By Matt Carpenter
With 23 days to go until gubernatorial election day in Virginia and early voting underway, both Republican Glenn Youngkin and Democrat Terry McAuliffe are making their closing arguments to voters in the hopes of driving turnout in their favor. Over the last few months, the polls have shifted decisively away from McAuliffe, and now even Cook Political Report has moved the race from "Lean Democrat" to "toss-up." Only last month, polling showed McAuliffe with a lead outside the margin of error. Now, polling shows the race within the margin of error.
Looking at what polling tells us about the state of the race today, McAuliffe appears to hold a sizeable edge in the northern and southeastern portions of the state where the major metropolitan areas are, and majorities of female (51 percent to 45 percent) and black voters (75 percent to 25 percent) are backing him. Youngkin appears to be piecing together a coalition of rural and suburban voters, and according to an Emerson Polling poll, he leads among white (53 percent to 45 percent) and Hispanic voters (55 percent to 45 percent). Weighing heavily on McAuliffe is the approval rating of someone on the other side of the Potomac: Joe Biden. Biden's approval rating in Virginia is a dismal 39 percent, and his disapproval rating is at 51 percent, according to a survey from Civiqs. Biden's approval rating is acting as a wet blanket, depressing the Democrat base's enthusiasm, and threatening McAuliffe's comeback tour.
For a state that went to Biden by 10 points in the 2020 election, this fall's gubernatorial contest feels like it's almost happening in another state. One big reason for the momentum shift away from McAuliffe is the effort by parents in the Commonwealth to hold their local school boards accountable for their recalcitrance in responding to parental pressure to stop indoctrinating their children with critical race theory, gender theory, general anti-Americanism, and the like. Parents are rightfully worried about sexually explicit material in public libraries, services being denied to children with disabilities, and more. And what is Terry McAuliffe's closing argument to these concerned parents? He boasted about vetoing legislation in 2016 which would have allowed parents to block sexually explicit books from their libraries, and even went so far as to say: "I don't think parents should be telling schools what they should teach"--a callous and unsympathetic statement from someone asking for votes from Virginians doing the hard work of raising children.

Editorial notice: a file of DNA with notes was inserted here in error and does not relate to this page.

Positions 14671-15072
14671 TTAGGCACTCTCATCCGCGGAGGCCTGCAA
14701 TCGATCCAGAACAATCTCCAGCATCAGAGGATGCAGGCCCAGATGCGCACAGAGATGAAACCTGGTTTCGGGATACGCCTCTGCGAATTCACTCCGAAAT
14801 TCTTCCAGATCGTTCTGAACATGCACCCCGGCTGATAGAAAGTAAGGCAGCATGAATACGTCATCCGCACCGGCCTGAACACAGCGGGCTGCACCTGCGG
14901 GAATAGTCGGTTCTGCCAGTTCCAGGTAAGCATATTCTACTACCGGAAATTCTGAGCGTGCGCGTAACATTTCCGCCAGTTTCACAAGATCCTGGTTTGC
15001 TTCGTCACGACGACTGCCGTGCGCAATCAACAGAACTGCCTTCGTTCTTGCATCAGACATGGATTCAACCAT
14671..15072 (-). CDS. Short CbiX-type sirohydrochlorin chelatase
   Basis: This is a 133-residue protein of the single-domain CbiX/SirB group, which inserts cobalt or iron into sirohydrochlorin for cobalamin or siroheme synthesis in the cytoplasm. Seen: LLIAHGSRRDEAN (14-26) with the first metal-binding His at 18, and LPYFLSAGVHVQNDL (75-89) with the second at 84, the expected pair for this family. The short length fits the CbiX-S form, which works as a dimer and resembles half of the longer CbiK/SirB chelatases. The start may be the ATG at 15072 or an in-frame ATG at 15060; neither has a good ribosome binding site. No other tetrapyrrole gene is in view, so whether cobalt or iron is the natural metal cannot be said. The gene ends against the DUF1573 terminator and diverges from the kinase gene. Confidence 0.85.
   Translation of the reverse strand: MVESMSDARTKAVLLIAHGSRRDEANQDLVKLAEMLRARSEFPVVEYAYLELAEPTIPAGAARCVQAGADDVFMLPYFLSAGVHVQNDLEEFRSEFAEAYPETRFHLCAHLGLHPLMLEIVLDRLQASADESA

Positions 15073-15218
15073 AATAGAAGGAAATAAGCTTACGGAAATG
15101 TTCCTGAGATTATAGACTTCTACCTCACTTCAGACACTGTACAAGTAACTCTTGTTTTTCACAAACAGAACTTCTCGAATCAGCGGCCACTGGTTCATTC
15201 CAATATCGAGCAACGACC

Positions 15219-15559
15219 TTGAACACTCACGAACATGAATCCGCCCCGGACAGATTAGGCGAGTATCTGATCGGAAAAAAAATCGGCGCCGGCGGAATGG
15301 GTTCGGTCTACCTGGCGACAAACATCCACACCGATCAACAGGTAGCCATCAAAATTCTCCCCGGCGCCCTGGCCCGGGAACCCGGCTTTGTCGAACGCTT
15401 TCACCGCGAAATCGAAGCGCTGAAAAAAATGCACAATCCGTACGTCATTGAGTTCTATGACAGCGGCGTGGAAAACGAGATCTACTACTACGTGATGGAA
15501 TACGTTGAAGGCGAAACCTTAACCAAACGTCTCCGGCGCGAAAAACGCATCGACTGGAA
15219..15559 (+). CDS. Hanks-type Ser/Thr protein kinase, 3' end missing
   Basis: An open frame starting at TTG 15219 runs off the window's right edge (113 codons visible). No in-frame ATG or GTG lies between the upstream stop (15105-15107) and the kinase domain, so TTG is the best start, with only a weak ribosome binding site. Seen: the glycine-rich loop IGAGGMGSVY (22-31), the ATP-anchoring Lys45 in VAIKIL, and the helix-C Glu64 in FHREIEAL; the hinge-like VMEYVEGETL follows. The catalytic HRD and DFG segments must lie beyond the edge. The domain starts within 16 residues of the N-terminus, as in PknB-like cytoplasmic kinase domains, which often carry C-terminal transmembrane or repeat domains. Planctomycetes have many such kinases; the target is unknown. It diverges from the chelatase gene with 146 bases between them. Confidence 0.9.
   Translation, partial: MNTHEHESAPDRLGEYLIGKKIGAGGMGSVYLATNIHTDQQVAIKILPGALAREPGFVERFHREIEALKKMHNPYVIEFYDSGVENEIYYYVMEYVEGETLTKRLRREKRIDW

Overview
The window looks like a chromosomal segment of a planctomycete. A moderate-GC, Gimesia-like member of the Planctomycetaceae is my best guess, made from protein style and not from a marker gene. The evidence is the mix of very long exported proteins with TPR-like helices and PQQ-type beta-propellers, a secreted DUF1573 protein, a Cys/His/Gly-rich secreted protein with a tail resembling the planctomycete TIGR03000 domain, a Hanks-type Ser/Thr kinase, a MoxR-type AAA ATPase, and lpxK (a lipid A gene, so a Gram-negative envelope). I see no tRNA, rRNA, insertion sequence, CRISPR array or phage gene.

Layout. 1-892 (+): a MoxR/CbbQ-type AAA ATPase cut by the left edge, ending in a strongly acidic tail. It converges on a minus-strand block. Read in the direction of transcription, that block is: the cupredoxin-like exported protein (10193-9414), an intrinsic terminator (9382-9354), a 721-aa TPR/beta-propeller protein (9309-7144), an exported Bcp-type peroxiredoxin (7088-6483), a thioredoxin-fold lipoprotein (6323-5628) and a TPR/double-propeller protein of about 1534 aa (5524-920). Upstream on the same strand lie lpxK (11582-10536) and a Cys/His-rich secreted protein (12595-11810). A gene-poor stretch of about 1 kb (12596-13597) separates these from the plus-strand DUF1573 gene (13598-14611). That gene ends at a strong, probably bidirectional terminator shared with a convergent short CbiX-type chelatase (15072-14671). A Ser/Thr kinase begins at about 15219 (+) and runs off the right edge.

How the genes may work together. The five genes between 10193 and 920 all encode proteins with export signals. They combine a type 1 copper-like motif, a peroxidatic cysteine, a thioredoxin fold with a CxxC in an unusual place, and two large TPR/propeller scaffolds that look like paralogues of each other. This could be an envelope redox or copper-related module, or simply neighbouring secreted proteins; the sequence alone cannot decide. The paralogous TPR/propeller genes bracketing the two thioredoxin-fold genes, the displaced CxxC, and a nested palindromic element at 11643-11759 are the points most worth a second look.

While speaking at FRC's Pray Vote Stand Summit last week, Glenn Youngkin took a different tone, one Virginia's parents can appreciate. Youngkin took critical race theory head on when he said:
What's wrong with critical race theory is that it teaches our children to view everything through a lens of race, and then to divide each other into buckets, and to tell one group that their dreams won't be realized because they're victims and another group their dreams won't be realized because they're privileged. It's dream stealing, and it's directly counter to everything that we know is right. And I mean, Dr. Martin Luther King implored us to find our better selves when he said we must judge one another based on the content of our character, not the color of our skin.
Concerned parents, weary of unresponsive bureaucrats embedded in the state's education establishment and school boards, responded with applause. They get there's one candidate in this race who will ensure the state's education bureaucracy takes parents' concerns seriously and will not run to the Biden administration to slander parents as domestic terrorists. Virginians are weary of left-wing politicians who casually endorse infanticide, support legislation that allows for abortion through all stages of pregnancy, and erode religious liberty. Youngkin offers a breath of fresh air. He opposes pro-abortion legislation and respects religious liberty, unlike McAuliffe.
Youngkin's stand on the "values" issues appears to be the reason Virginians are turning away from McAuliffe in the final stretch. The heavy hand of government has been felt by Americans of all backgrounds since the COVID-19 pandemic began, and they want their freedom back. They want their voices heard and respected by their school boards and teachers, and they want an end to extreme pro-abortion and anti-family policies from Richmond.
There is so much more at stake than simply who occupies an office in Richmond, but who gets to decide what is best for our children: the government or parents? As Youngkin put it: "America is watching with a bright light because what is happening right now in Virginia with parents standing up for the rights of their children is happening all over America, and America needs Virginians to vote for them, too."
Get out and vote, Virginia!